The clouds over Chapala are persisting as the rain continues occasionally. Tonight we had a major downpour, although most days are now rain-free. Soon there will be no rain at all and the mountains will once again turn brown and dusty. Right now wildflowers grace the mountains and provide beautiful color on our daily walks, like this scene I snapped the other day on my morning walk in Riberas del Pilar.
Pixie and I have been working off and on most of the week to get our home, and our lives, back in order after our long summer absence. Besides unpacking the RAV4 with all the odds and ends we brought back, we had to replace our very old washing machine which bit the dust as soon as we got back. This is an example of higher prices in Mexico. The cheapest decent washer we could find was about 4100 pesos, or about $340 USD. But at least now we can wash all those dirty clothes we brought home!
We also had to clean our ajibe (ah hee bay), our underground water stone water tank. The water which is pumped into it by the city had sat stagnant for several months while we were gone, and it was turning green! For about 900 pesos ($72) we had a gang come in, drain the ajibe, scrub it down and let it refill. We replaced all the filters too, so now our water is purified and we're ready to shower and cook. We still drink bottled water because we prefer the taste.
We also had to prune our large queen palms in the back yard. This is a big task, and we hire professionals to do it for 350 pesos per tree. Here is a photo.
So, we're just about back to normal and fitting into our previous life. Since I got back late, I am not teaching now. The semester already started and they found a substitute for my class. That's okay though. I am planning to take some time off and explore some other volunteer opportunities. My new book of poems, Agave Blood, has gone to the printers in Guadalajara and should be ready soon.
When I got back, I was very grateful to see that our friends Susan and Steve Barr had saved all the issues of the Guadalajara Reporter I had missed, so I could catch up on all the local and Mexican news from the period I was away. As I skimmed the papers, I noticed a few big stories which might be interesting to share.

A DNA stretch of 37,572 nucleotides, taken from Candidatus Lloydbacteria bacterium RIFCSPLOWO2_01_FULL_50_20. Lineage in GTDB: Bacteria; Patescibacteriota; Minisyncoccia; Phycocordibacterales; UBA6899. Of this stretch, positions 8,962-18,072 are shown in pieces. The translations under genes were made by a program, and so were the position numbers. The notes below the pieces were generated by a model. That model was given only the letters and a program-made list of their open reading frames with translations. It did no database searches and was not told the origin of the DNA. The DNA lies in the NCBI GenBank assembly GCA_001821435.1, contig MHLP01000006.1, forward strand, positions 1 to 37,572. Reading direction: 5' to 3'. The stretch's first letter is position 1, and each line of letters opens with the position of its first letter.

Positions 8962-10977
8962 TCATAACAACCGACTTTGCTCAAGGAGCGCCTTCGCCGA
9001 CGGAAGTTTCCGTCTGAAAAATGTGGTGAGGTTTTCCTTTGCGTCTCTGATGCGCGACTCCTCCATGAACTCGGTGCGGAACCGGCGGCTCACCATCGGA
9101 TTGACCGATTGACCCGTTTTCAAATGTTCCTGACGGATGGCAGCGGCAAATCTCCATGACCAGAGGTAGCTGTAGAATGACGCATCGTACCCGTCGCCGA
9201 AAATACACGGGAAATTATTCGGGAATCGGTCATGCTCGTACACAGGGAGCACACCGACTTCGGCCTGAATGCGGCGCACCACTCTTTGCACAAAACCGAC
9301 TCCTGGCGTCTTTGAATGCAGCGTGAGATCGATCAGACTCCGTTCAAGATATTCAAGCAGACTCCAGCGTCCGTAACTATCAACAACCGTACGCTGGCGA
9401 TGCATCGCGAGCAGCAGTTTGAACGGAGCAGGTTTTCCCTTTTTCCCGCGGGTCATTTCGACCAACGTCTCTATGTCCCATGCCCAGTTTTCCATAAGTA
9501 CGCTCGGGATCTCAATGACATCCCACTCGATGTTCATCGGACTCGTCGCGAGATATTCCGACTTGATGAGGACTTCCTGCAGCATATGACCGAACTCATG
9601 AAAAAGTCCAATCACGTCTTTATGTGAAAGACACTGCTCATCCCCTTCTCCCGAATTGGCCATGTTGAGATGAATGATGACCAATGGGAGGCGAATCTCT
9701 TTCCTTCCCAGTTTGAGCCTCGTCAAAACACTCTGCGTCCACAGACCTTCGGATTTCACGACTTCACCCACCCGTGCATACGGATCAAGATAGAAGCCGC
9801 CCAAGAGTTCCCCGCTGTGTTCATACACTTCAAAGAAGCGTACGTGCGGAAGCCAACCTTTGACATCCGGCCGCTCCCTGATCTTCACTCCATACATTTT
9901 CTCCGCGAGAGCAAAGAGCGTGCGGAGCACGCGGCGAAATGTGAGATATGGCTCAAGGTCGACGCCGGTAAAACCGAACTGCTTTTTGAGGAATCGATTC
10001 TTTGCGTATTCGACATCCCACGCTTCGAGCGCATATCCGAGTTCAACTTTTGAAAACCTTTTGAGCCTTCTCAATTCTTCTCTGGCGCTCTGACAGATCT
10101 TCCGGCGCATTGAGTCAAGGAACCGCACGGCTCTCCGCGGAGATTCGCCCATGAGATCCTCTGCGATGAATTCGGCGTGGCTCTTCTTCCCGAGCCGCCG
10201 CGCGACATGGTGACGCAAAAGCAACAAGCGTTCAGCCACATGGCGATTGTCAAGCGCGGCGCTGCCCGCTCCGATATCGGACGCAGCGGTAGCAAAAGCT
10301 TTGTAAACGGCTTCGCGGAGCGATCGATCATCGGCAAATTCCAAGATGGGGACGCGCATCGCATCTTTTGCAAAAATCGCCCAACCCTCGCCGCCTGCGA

Perhaps the biggest Mexican news over the summer was the July mid-term election. For over 40 years, I think, the PRI party had ruled Mexico. Other parties competed but never won. There was widespread election corruption and Mexican democracy suffered as a result. In 2000, the PRI party was finally ousted when the PAN candidate, Vicente Fox, won the election for president. The PAN party is a conservative, pro-business, pro-NAFTA party generally friendly to the United States. The current president, Felipe Calderon, elected in 2006, is also a member of PAN. In that election, the old PRI party finished a poor third to PAN and the new leftist PRD party. PRI was in disrepute and weak. In this year's July midterm elections, PRI surprisingly surged back into power in the legislature. I think Calderon's popularity has suffered because of the strong war he has been fighting with the drug cartels which has resulted in a large spike in violence, mostly in the border areas. The economic downturn has also hurt the ruling PAN party. Many poorer Mexicans I have spoken with feel an emotional affinity for PRI, crediting them with many of the social reforms like starting the IMSS pension and medical program, limiting the influence of the Catholic church, and building schools and hospitals. Although Jalisco is conservative, Jorge Sandoval, the PRI candidate for mayor of Guadalajara, easily beat the PAN candidate by 48 to 32 percent. This sets up an interesting government for the next three years as PRI will likely block many of Calderon's programs as both parties jockey for the 2012 presidential elections. Mexican presidents are limited to one six-year term. Who knows what will happen if the leftist PRD party also grows stronger?Many Latin American countries now have leftist governments.
The big news in today's paper is about a planned fumigation of all of Guadalajara to kill mosquito eggs to limit the spread of dengue fever, which I mentioned in the last post. Sixty nebulizer-equipped pick up trucks will drive around Guadalajara over the next 4 weeks "fumigating" all areas of the city. Residents are urged to open their windows when the trucks come to their neighborhoods to allow their houses to be fumigated as well. They must be using some type of pesticide for this process, but there was no mention in the article about the health concerns of such a practice. The thinking must be that the danger of dengue fever is more of a health threat.
Another interesting piece in today's paper relates to people self-medicating themselves to treat the swine flu. Mexico allows virtually all prescription strength drugs to be sold over-the-counter with no prescription. This can be a dangerous practice as Mexican people, strapped for cash, try to treat themselves with antibiotics which, of course, do nothing to treat a viral disease like the flu. I have also read about people suffering ill effects from using the wrong medication or causing serious drug interactions. Some politicians in Mexico are suggesting the law allowing these over-the-counter drug sales be repealed. By the way, Mexico has also recently decriminalized small amounts of most illicit drugs, including marijuana, cocaine, and heroin. Interesting. Will the US follow suit? Not likely, although some form of legalization might be the only way to curb the drug violence.
I'll cover some other interesting news stories in future posts. Today I'll include one final happy photo. Lisa, Steve and Susan's daughter visited Lakeside last week with her boyfriend, Buck. Here is the happy couple.